15. Sacha 15

    Q4 in parliamentary Question Time today could be interesting:

    “PHIL TWYFORD to the Minister for Building and Housing: Did he consult Auckland iwi on his plan to use vacant Government-owned land for private housing developments before he made the announcement on 21 May?”

    http://www.parliament.nz/en-nz/pb/business/qoa/00HOH_OralQuestions/list-of-questions-for-oral-answer

  16. Heather Grimwood 16

    One area that was mentioned in media at beginning of these revelations was the army land at end of Whangaparoa peninsula. Rumours were at beginning of Gulf Harbour build that it was to be sold, but the folk felt comforted that this gorgeous piece of land was to be given BACK to iwi if no longer needed, and the iwi said it would in that case remain as public park for enjoyment of all. The beauty of this treasure and its twin Bastion Point must NEVER be lost in being built-up.
    Incidentally, I remember walking into Gulf Harbour by a minor walkway to gather cockles before a deal was officially done, only to find on the main gate by which we left “Tresspassers Will etc” and some work already begun. Once lost never regained and we must all be vigilant.

    • David Bachman 16.1

      Yes! These urban pockets are Auckland. They are what make her, her. The jewels about her sparkling harbours. Most of the world’s most beautiful cities feature water. One of my faves is Stockholm, one of those few Euro cities that has never had the bejesus bombed out of it. Sydney and her landmarks would be very ordinary without her harbour. My other favourite bit of Auckland are the Waitakere Ranges. They make the proximity of and getting to the west-coast beaches a unique world city experience.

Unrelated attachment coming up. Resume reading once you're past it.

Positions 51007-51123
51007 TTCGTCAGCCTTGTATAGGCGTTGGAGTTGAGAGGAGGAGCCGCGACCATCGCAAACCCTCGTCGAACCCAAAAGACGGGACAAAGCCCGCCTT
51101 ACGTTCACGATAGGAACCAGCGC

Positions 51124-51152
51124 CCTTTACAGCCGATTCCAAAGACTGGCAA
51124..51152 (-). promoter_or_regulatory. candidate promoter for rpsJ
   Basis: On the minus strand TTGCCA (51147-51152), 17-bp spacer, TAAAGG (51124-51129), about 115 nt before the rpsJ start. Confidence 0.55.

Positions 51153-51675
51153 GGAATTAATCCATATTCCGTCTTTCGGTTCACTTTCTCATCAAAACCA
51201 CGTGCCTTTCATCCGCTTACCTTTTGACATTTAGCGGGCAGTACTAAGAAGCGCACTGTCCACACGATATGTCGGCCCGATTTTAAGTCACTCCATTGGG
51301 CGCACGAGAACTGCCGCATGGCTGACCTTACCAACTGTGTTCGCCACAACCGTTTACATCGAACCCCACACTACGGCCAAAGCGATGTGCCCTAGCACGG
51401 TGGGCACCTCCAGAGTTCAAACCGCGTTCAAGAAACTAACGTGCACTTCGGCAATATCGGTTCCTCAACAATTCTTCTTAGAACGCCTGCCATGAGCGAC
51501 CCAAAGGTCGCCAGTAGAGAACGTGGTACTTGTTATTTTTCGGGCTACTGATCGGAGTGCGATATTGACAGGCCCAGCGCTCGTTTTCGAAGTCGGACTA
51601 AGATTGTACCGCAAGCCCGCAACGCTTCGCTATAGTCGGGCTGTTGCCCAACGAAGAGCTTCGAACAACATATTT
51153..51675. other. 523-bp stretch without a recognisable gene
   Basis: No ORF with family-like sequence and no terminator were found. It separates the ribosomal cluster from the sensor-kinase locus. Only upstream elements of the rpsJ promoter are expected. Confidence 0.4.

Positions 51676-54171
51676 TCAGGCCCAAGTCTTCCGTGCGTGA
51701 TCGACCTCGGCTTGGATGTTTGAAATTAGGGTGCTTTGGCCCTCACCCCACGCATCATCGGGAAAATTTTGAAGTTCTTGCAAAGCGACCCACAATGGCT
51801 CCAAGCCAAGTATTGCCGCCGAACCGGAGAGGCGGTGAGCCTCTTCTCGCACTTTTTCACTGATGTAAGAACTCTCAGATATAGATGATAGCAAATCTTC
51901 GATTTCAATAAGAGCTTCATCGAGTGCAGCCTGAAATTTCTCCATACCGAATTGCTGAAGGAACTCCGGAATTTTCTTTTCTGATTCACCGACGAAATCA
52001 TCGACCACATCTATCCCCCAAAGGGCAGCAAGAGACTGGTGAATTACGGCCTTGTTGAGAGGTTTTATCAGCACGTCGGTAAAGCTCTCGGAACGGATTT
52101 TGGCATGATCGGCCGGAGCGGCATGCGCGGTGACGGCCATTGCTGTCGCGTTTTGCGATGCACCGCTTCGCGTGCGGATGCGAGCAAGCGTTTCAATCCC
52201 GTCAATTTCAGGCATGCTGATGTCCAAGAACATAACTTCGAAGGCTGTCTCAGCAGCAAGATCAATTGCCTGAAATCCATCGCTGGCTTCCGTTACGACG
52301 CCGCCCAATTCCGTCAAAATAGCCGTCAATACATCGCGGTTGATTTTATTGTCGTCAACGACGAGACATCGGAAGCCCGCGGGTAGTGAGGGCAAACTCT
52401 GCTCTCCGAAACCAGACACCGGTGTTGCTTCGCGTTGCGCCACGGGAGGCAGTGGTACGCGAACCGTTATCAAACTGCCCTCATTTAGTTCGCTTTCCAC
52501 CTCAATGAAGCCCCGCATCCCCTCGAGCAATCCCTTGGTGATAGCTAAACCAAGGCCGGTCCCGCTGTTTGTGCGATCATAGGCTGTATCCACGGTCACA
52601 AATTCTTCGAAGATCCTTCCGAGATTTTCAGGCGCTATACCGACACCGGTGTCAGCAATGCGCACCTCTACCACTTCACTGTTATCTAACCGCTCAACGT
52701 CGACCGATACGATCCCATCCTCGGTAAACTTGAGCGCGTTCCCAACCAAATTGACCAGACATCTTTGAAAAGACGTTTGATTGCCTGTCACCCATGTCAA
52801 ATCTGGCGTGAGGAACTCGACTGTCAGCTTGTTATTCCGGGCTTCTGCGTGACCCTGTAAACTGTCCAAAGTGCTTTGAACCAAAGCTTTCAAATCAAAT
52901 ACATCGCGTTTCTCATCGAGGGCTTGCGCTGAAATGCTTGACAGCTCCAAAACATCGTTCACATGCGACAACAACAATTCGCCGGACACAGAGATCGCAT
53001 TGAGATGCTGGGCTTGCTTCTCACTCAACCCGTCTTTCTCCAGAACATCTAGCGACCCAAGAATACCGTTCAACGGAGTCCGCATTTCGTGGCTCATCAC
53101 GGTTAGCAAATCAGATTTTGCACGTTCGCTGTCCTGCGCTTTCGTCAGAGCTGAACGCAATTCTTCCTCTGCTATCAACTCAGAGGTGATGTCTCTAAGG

• mickysavage 16.1.1

        Amen to that, especially the Ranges and the West Coast beaches. Absolutely stunning …

  17. SMILIN 17

    Its another attempt by National to destroy the socialist roots of our welfare state by not having the guts to stand up to the pressure from the developers
    So Key next time you want to rant and rave about standing up to tyranny look in the mirror you capitalist sellout ….

  18. SMILIN 18

    Its another attempt by National to destroy the socialist roots of our welfare state and the Treaty by not having the guts to stand up to the pressure from the developers
    So Key next time you want to rant and rave about standing up to tyranny look in the mirror you capitalist sellout ….

  19. millsy 19

    IMO the land should be given back to Ngati Whatua to develop. If nothing else, they would be able to create more holistic community based subdivsions with amenties, and community spaces rather than suburban jungles.

    One would hope.

  20. dv 20

    OOPS in the morning Herald

    ‘Auckland property crisis: Shoddy building in hot market

    Shoddy buildings are going up in Auckland as the council struggles with “significant” quality issues including unskilled construction workers without proper supervision.

    http://www.nzherald.co.nz/business/news/article.cfm?c_id=3&objectid=11459438

    The next ‘leaky building’